Hurricane Larry is expected to bring 130 km/h winds, heavy rain and high sea levels Friday night for parts of eastern Newfoundland. (Ashley Brauweiler/CBC)
Environment Canada issued a hurricane watch alert Thursday morning for the St. John’s area and the southeastern Avalon Peninsula, saying Hurricane Larry has the potential to bring fierce conditions to parts of the island Friday night.
Hurricane Larry is expected to unleash wind gusts up to 130 km/h along parts of the coast.
“Right now the track is taking the hurricane pretty well across the centre of the Avalon Peninsula, which means St. John’s and areas east of that are likely to see some pretty strong winds,” said meteorologist Tiffany Cheeks of Environment Canada’s weather office in Gander.
“Then areas to the west, we’ve got a tropical storm watch. That’s for the western Avalon and from the Burin Peninsula up to the Bonavista Peninsula. They’re looking at wind gusts up to 100 km/h there.”
While conditions will be fairly calm during the day, things will change dramatically into the evening and overnight.
Rhonda Kenney, director of disaster management for the Canadian Red Cross Atlantic region, says it’s a good idea to secure your property — including trampolines, like this one damaged in a 2011 hurricane — ahead of Friday’s storm. (Courtesy of Kim Newman)
Cheeks said Larry will be a fast-moving storm, which will mean that rainfall will at least be short-lived. However, that rain will be heavy and intense.
CBC meteorologist Ashley Brauweiler said parts of the island, from the Avalon Peninsula to central Newfoundland, can expect 20 to 50 millimetres of rain between Friday night and Saturday morning.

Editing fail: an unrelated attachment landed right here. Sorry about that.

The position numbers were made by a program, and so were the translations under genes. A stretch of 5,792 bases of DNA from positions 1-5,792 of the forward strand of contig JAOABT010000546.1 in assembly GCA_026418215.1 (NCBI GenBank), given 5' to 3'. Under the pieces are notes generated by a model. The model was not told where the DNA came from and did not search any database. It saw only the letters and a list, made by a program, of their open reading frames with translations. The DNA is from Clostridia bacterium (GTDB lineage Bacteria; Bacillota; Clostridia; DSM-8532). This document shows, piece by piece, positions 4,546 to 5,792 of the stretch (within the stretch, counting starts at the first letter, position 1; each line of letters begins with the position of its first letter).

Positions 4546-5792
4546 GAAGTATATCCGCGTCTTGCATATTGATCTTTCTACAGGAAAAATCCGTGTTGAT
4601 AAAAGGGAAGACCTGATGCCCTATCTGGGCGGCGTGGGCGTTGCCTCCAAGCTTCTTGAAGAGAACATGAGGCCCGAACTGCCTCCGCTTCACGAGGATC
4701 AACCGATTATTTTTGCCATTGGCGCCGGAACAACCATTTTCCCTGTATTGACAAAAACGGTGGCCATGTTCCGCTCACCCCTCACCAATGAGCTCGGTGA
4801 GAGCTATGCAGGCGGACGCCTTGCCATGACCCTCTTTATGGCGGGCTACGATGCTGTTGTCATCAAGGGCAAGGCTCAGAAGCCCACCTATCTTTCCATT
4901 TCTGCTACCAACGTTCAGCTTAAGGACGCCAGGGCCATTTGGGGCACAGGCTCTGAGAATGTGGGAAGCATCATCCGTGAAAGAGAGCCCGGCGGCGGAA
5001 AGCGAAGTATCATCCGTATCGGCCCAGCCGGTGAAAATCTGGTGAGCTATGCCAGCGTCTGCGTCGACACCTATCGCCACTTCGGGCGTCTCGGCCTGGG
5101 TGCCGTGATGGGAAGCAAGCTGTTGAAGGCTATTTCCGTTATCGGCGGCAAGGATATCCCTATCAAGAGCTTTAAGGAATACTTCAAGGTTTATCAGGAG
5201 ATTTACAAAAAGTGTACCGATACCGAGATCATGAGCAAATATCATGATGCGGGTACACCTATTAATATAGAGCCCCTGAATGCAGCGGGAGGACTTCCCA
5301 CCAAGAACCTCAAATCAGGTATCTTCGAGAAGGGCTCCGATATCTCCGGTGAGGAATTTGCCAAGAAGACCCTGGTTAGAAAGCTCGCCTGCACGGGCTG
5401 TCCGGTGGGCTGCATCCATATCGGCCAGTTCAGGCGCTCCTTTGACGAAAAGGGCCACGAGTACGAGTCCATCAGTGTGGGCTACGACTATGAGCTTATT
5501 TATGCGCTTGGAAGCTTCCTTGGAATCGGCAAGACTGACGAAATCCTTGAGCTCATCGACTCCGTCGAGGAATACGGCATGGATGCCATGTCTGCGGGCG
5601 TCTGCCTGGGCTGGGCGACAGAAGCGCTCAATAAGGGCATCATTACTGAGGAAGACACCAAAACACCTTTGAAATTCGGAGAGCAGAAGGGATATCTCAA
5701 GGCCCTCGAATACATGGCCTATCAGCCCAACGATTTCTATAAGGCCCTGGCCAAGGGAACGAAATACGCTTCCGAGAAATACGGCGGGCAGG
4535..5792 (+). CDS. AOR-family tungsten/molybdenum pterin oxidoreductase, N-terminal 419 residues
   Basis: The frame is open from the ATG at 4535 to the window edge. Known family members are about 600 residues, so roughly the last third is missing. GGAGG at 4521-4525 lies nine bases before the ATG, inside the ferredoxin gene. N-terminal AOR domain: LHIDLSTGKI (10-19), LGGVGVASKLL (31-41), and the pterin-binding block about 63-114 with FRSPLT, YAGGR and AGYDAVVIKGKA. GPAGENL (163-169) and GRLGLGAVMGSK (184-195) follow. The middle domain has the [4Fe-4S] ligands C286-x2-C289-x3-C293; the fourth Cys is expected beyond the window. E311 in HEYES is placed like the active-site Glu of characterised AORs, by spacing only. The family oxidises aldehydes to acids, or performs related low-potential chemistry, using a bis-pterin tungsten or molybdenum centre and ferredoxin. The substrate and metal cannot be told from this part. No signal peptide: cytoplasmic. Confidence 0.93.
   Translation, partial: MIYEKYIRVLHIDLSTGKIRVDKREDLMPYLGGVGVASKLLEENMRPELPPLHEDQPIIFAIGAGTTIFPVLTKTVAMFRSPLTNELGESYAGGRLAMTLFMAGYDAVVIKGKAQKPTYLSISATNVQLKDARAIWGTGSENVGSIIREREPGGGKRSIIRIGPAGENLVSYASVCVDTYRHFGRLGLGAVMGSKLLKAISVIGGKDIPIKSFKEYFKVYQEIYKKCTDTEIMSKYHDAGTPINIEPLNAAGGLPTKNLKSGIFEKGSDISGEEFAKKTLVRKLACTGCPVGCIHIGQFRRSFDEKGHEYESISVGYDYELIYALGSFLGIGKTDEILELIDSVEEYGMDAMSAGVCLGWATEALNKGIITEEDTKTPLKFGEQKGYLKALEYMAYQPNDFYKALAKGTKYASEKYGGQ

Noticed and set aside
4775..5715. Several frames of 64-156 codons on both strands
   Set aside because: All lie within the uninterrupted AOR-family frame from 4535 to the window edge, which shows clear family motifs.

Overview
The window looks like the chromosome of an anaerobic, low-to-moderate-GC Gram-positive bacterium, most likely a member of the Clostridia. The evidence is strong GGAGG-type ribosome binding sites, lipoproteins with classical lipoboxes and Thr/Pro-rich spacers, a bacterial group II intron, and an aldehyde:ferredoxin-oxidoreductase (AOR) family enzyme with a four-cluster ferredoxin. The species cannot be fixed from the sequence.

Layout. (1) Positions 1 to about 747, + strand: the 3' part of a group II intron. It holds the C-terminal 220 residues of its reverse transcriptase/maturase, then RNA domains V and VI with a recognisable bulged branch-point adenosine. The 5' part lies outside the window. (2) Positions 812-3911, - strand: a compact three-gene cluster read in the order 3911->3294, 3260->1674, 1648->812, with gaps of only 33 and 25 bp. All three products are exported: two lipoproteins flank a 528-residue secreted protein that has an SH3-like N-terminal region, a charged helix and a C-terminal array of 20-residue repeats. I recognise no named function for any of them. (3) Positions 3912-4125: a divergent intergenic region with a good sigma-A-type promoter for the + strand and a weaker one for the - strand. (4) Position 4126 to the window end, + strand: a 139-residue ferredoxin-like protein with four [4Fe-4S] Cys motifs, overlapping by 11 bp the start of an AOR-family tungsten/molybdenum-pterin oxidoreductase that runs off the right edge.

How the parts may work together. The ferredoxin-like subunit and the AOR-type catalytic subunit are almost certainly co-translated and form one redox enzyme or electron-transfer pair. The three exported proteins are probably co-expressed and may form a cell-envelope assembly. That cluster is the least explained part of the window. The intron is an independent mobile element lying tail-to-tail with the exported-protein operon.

Saturday is expected to remain windy, according to Cheeks.
“As the hurricane moves further out to sea, things should die down and it will calm down a little after that,” she said.
“Right now it looks like it’s going to be fairly fast-moving, so it should just be major impacts Friday night.”
Cheeks said the southern Avalon Peninsula and Burin Peninsula should keep an eye out for a storm surge warning that may be issued later on Thursday, with high sea levels and pounding surf expected for those areas.
The ocean swell will arrive Thursday, but the waves will become particularly large as the storm reaches Newfoundland, said Brauweiler.
How to prepare
Rhonda Kenney, director of disaster management for the Canadian Red Cross Atlantic region, says residents should take advantage of sunny weather on Thursday to prepare for whatever Hurricane Larry throws their way Friday.
Kenney said the first step is making sure things are secured around your own property, such as patio furniture, barbecues and trampolines.
The next step is preparing on a personal level. Make sure there’s adequate drinking water available for a 72-hour period, food, flashlights, a portable radio, cash and even personal documents in the event you need to be evacuated, Kenney said.
“A good idea that while you’re taking care of your own individual and family needs [is] that you keep an eye out for your neighbours. They may need some support or assistance locking down some of those items,” she said.
The most important step, while the storm is at its peak, is to stay at home and not go outside at all, said Kenney.
She said even when the storm is over, people should remain at home while officials ensure the safety of the community and roadways.
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